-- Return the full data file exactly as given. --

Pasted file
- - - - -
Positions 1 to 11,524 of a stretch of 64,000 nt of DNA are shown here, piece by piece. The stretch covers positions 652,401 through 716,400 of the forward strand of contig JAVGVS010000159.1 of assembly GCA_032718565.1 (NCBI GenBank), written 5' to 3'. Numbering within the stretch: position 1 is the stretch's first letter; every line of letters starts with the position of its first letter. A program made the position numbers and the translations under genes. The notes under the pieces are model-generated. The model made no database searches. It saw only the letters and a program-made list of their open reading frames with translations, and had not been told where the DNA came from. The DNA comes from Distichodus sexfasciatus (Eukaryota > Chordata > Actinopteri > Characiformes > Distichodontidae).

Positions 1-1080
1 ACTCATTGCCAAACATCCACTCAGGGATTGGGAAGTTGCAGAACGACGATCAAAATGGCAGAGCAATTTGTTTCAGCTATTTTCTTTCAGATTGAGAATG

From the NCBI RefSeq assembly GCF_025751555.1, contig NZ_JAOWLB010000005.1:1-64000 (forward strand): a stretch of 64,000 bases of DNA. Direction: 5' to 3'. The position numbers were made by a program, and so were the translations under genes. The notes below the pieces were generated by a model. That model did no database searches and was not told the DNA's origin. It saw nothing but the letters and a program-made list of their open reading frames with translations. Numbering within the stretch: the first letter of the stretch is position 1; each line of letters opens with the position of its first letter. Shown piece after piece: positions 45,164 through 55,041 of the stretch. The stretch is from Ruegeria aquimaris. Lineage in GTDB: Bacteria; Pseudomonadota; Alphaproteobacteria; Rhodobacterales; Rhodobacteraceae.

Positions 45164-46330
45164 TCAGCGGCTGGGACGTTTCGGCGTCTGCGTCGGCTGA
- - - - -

Positions 1 to 11,524 of a stretch of 64,000 nt of DNA are shown here, piece by piece. The stretch covers positions 652,401 through 716,400 of the forward strand of contig JAVGVS010000159.1 of assembly GCA_032718565.1 (NCBI GenBank), written 5' to 3'. Numbering within the stretch: position 1 is the stretch's first letter; every line of letters starts with the position of its first letter. A program made the position numbers and the translations under genes. The notes under the pieces are model-generated. The model made no database searches. It saw only the letters and a program-made list of their open reading frames with translations, and had not been told where the DNA came from. The DNA comes from Distichodus sexfasciatus (Eukaryota > Chordata > Actinopteri > Characiformes > Distichodontidae).

Positions 1-1080
1 ACTCATTGCCAAACATCCACTCAGGGATTGGGAAGTTGCAGAACGACGATCAAAATGGCAGAGCAATTTGTTTCAGCTATTTTCTTTCAGATTGAGAATG

From the NCBI RefSeq assembly GCF_025751555.1, contig NZ_JAOWLB010000005.1:1-64000 (forward strand): a stretch of 64,000 bases of DNA. Direction: 5' to 3'. The position numbers were made by a program, and so were the translations under genes. The notes below the pieces were generated by a model. That model did no database searches and was not told the DNA's origin. It saw nothing but the letters and a program-made list of their open reading frames with translations. Numbering within the stretch: the first letter of the stretch is position 1; each line of letters opens with the position of its first letter. Shown piece after piece: positions 45,164 through 55,041 of the stretch. The stretch is from Ruegeria aquimaris. Lineage in GTDB: Bacteria; Pseudomonadota; Alphaproteobacteria; Rhodobacterales; Rhodobacteraceae.

Positions 45164-46330
45164 TCAGCGGCTGGGACGTTTCGGCGTCTGCGTCGGCTGA